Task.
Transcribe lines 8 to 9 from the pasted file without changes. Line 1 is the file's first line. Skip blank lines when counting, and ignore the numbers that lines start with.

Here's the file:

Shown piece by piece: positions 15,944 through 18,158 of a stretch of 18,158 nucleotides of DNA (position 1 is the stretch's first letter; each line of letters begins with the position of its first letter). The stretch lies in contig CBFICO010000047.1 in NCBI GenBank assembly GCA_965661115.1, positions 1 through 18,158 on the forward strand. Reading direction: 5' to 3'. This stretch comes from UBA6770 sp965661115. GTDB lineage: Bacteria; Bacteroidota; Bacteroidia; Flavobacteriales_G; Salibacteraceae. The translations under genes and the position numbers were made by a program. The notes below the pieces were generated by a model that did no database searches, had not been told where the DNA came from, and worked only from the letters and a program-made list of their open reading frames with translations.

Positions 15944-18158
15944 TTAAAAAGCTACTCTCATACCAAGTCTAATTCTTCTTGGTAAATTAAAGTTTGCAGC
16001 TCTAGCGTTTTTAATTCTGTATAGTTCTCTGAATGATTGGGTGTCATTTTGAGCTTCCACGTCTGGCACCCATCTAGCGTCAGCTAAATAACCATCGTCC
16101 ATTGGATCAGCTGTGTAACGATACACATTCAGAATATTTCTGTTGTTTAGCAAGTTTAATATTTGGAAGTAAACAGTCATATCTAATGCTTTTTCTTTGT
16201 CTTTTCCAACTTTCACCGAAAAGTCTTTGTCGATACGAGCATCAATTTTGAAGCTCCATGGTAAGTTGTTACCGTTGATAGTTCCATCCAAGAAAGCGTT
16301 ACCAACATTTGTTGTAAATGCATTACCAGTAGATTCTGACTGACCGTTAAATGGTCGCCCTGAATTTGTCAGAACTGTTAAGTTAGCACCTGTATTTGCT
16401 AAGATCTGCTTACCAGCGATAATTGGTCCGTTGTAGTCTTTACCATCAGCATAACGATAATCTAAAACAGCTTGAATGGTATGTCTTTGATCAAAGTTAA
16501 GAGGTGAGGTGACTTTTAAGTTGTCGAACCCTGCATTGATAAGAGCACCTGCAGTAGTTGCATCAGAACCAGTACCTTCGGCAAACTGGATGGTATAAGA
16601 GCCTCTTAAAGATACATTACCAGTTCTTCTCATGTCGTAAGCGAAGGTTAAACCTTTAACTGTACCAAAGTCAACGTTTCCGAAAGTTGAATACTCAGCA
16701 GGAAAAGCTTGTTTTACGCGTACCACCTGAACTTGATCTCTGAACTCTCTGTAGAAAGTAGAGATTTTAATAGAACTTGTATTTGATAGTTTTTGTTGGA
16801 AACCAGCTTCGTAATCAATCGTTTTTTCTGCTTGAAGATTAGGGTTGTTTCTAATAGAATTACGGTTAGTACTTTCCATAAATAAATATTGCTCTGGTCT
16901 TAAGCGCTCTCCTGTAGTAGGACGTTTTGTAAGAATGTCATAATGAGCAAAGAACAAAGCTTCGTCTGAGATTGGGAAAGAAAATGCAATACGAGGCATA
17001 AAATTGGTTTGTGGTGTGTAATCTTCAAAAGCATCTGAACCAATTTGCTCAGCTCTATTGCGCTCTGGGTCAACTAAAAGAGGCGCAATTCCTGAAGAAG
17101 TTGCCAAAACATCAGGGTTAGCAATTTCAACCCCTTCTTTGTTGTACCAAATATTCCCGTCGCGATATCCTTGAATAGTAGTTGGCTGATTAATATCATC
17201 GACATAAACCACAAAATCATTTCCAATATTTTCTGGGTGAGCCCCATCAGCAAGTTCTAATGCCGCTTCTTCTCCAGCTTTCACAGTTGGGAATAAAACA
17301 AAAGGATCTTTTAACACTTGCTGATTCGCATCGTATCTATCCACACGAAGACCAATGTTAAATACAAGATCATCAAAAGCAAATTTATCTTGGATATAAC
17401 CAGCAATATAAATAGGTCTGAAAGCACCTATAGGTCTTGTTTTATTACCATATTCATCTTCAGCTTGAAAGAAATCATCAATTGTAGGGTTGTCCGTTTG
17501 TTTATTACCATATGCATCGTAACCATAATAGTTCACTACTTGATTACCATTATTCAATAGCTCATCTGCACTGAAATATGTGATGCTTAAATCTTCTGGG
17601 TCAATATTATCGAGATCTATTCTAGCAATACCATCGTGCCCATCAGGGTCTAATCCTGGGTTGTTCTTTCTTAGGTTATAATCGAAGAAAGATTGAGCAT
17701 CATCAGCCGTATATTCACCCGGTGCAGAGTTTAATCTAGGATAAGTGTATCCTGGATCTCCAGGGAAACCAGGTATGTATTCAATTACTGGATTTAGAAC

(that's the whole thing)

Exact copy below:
16401 AAGATCTGCTTACCAGCGATAATTGGTCCGTTGTAGTCTTTACCATCAGCATAACGATAATCTAAAACAGCTTGAATGGTATGTCTTTGATCAAAGTTAA
16501 GAGGTGAGGTGACTTTTAAGTTGTCGAACCCTGCATTGATAAGAGCACCTGCAGTAGTTGCATCAGAACCAGTACCTTCGGCAAACTGGATGGTATAAGA